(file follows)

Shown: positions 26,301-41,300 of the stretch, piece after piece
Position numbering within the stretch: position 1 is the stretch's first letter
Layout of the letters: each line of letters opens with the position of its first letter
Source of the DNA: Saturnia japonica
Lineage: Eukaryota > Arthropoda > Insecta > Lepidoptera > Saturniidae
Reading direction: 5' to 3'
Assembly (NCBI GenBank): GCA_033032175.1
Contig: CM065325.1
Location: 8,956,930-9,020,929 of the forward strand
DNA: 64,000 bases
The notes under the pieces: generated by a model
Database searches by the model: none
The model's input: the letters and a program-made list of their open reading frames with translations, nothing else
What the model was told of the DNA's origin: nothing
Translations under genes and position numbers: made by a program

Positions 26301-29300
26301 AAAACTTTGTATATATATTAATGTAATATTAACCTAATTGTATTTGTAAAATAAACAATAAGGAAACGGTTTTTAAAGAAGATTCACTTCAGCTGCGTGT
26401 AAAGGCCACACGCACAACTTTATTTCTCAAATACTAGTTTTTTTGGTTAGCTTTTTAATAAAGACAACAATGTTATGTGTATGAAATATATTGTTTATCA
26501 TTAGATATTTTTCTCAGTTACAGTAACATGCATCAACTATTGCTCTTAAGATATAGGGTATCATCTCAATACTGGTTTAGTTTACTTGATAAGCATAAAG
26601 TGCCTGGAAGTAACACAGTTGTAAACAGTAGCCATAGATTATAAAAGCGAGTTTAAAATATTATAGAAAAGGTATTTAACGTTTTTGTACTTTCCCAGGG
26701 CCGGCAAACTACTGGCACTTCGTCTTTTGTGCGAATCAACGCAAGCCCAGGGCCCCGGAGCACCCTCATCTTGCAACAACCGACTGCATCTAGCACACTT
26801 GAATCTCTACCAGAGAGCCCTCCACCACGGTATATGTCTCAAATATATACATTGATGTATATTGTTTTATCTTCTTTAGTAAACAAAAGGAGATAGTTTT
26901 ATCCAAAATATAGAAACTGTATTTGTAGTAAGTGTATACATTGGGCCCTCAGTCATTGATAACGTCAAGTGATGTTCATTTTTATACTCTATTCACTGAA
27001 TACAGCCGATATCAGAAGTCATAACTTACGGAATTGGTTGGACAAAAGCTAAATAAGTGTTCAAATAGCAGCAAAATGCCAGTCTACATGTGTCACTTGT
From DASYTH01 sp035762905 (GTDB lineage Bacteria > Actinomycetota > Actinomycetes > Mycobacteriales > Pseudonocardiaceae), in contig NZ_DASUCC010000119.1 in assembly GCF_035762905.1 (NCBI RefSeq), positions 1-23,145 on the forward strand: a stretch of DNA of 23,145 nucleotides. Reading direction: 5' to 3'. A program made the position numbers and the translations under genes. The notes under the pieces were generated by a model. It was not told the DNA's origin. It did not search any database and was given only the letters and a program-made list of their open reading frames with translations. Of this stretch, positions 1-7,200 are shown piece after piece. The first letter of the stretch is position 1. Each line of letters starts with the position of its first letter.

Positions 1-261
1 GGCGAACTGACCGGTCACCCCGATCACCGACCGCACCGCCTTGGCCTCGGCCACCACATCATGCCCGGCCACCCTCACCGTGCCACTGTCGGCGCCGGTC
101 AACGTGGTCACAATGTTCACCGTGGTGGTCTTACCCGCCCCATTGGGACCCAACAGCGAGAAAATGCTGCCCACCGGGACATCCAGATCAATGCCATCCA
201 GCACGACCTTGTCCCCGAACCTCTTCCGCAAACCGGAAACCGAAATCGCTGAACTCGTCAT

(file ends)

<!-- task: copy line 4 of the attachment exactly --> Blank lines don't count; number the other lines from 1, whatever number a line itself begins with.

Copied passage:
Source of the DNA: Saturnia japonica